There are many fine how-to articles describing how to implement TMLE but they avoid the details of the underlying theory. I'm currently working my way through Targeted Learning: Causal Inference for Observational and Experimental Data by Mark J. van der Laan and Sherri Rose. The math isn't terribly complicated but the notation and terminology is a bit confusing.

I understand TMLE's aim of finding an unbiased estimate of the Average Treatment Effect by using machine learning, and am familiar with the theory behind causal inference, the Super Learner algorithm, and doubly robust models, but I hit a brick wall when it comes to calculating the efficient influence curve, the "clever covariate", and guaranteeing the final ATE estimate's unbiasedness with the Central Limit Theorem.

My understanding is that TMLE uses the delta method (1st order Taylor series) to approximate the ATE and then converges to an estimate of the ATE via gradient descent(?). Am I too far off?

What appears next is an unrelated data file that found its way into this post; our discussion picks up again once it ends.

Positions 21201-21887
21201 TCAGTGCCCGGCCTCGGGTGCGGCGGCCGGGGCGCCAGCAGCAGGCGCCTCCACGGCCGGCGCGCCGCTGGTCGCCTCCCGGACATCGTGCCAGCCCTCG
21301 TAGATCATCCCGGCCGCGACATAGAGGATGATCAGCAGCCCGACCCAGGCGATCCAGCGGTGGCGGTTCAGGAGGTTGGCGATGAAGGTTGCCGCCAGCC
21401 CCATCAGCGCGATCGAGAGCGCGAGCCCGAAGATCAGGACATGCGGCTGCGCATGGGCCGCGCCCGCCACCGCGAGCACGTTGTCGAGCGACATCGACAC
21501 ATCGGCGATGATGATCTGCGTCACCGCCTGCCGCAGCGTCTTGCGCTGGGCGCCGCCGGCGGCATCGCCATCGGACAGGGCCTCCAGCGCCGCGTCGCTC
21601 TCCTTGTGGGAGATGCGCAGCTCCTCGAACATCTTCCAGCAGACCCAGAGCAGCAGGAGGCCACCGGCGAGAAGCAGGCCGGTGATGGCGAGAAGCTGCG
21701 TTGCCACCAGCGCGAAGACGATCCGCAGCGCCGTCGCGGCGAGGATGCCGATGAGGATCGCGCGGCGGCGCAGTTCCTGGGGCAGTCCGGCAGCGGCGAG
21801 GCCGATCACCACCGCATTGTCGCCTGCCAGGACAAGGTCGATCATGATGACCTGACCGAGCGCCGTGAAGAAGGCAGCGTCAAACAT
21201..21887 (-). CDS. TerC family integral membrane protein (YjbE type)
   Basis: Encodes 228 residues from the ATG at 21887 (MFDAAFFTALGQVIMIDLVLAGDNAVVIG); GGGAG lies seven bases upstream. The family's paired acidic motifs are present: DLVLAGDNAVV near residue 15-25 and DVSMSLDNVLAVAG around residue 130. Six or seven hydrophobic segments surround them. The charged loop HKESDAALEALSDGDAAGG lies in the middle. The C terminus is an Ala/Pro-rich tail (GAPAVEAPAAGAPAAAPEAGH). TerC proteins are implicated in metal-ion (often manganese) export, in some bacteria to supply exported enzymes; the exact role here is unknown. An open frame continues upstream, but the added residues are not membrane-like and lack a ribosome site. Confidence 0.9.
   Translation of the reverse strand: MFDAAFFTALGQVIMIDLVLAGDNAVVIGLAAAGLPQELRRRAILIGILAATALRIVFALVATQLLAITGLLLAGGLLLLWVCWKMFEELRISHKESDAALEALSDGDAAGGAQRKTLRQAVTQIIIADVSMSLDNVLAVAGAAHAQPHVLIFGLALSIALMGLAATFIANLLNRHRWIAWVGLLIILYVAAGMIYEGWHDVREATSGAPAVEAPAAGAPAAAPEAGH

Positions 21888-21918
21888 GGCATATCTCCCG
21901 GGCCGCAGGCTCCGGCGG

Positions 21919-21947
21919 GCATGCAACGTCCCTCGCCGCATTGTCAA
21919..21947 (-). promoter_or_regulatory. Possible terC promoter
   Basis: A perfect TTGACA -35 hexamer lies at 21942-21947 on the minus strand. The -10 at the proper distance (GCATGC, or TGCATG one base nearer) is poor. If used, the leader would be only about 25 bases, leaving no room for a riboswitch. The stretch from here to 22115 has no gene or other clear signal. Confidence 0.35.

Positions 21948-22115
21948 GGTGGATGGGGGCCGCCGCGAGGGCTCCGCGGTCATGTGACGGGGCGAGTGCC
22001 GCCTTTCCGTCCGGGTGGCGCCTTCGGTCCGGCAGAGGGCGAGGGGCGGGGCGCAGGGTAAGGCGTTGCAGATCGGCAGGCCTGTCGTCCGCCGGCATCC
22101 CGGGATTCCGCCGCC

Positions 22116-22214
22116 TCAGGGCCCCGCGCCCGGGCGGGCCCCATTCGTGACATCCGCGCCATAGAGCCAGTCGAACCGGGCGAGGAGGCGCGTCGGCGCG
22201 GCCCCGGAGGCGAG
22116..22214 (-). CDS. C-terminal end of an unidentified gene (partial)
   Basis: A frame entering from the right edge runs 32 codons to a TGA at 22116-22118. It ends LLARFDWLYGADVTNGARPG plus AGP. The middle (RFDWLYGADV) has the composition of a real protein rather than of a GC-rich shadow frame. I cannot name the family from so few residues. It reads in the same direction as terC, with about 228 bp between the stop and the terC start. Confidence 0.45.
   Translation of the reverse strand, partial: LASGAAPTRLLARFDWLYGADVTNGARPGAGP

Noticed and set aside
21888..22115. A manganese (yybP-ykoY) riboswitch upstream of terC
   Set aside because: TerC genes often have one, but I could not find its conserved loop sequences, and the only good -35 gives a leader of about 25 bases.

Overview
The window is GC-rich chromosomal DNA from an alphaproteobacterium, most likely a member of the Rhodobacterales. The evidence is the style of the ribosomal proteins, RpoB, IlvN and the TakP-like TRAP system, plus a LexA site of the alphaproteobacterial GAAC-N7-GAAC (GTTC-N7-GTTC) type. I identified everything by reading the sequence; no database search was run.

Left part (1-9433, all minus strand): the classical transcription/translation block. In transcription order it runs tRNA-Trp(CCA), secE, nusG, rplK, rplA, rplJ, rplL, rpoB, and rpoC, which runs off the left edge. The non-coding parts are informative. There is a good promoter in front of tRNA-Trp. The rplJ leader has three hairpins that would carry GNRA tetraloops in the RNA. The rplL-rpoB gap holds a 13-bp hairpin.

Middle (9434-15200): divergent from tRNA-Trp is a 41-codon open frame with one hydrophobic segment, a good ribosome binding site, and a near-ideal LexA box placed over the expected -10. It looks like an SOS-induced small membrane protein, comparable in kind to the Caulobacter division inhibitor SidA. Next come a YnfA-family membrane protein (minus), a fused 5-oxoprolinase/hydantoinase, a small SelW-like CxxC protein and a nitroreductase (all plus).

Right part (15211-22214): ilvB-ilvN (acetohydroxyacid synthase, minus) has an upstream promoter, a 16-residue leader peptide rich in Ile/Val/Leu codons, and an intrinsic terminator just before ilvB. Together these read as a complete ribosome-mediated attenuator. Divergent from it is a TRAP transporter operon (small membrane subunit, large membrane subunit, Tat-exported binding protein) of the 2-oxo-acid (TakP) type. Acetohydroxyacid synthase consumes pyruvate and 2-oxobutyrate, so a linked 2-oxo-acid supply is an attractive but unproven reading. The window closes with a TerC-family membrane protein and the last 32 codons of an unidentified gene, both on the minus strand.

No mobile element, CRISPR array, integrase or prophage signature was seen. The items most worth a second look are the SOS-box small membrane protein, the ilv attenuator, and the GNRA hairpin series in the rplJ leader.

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  • $\begingroup$ @kjetilbhalvorsen I did read those questions but unfortunately they weren't helpful. Possibly targeted learning is still such a young field that aside from Mark J. van der Laan and Sherri Rose there aren't a lot of statisticians who do completely understand TMLE theory? $\endgroup$ – RobertF Dec 29 '19 at 14:55
  • $\begingroup$ I should also add that I haven't been able to find a copy of Frank R. Hampel's 1974 paper on influence curves, "The Influence Curve and its Role in Robust Estimation" that isn't stuck behind a paywall. $\endgroup$ – RobertF Dec 29 '19 at 15:06
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    $\begingroup$ Found an article that does a good job explaining the theory behind using influence functions to estimate ATEs: arxiv.org/pdf/1810.03260.pdf $\endgroup$ – RobertF Jan 1 '20 at 22:58
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    $\begingroup$ David Benkeser and Antoine Chambaz wrote a useful explanation of TMLE theory here: achambaz.github.io/tlride $\endgroup$ – RobertF Feb 5 at 20:52

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